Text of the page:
Neonatology Expert Witness Opines on Sepsis Developing After NEC

sepsis developing after NECThis case involves a forty-seven-year-old mother at thirty-one weeks gestation who delivered via cesarean section. The mother had a past medical history of chronic hypertension and diabetes mellitus. The patient experienced some painless vaginal bleeding the day of delivery, and she was later diagnosed with placenta previa. The previa spanned the majority of the internal Os, and therefore, the decision of an emergent cesarean section was made. Surfactant administration was carried out and empiric therapy for sepsis was begun. A week later, the infant developed bradycardia and feeding difficulties. The following day, the patient developed hematemesis and the physical exam showed a firm distended abdomen.  The resident physician ordered an abdominal x-ray, which showed necrotizing enterocolitis (NEC) with perforation.   A repeat abdominal x-ray was ordered the following morning by the attending physician and was found to be consistent with the original showing NEC with pneumatosis.  Pediatric surgery was then consulted and the patient was sent to the OR.  The patient subsequently developed periventricular leukomalacia (PVL) and later died due to complications of sepsis.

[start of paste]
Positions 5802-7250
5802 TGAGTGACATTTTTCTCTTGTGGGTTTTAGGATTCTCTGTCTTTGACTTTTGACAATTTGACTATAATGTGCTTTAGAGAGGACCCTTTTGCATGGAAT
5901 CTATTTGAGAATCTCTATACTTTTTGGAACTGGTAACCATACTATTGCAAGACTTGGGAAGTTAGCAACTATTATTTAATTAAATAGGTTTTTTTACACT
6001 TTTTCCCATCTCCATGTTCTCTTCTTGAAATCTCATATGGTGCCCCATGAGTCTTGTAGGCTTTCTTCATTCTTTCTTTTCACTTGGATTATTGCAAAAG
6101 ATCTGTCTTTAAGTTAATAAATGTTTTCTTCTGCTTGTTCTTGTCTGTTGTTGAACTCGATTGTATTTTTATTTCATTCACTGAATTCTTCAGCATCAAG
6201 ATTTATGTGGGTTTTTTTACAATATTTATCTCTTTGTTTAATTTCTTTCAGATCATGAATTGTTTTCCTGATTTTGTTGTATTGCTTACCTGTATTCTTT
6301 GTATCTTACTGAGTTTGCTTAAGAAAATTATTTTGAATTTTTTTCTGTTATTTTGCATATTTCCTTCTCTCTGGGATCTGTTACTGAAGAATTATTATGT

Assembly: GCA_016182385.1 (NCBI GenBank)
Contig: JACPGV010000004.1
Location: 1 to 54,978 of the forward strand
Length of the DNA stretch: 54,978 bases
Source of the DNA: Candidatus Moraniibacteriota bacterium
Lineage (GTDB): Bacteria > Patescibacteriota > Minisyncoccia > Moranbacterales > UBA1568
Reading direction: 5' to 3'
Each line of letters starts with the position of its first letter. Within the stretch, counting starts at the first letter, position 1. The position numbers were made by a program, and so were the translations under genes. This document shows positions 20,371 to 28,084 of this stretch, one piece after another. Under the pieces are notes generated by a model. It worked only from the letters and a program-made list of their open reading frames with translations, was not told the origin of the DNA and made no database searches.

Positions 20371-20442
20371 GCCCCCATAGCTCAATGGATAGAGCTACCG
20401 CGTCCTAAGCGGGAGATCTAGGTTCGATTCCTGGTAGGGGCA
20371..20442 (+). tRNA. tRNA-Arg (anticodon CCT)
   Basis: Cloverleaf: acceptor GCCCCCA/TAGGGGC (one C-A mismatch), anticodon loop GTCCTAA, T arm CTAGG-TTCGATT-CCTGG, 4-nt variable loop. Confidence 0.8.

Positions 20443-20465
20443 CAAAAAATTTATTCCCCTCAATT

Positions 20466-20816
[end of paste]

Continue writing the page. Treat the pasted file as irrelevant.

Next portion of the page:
Question(s) For Expert Witness

  • 1. What are the general parameters for emergency surgery in the case of NEC or pneumoperitoneum?

Expert Witness Response E-005319

Necrotizing enterocolitis (NEC) is one of the most common gastrointestinal emergencies in the newborn infant. It is a disorder characterized by ischemic necrosis of the intestinal mucosa, which is associated with inflammation, invasion of enteric gas forming organisms, and dissection of gas into the muscularis and portal venous system. The timing of surgical intervention in a critically ill infant requires considerable judgment, as one wishes to preserve as much bowel length as possible. An unstable patient, however, may not be able to tolerate the surgical procedure. Infants with NEC require surgical intervention when necrosis extends through the bowel wall and results in perforation. The decision to perform surgery is clear when pneumoperitoneum is recognized on the abdominal radiograph. No time should be wasted; the patient should be immediately taken to the OR to reduce the risk of severe sepsis and death.

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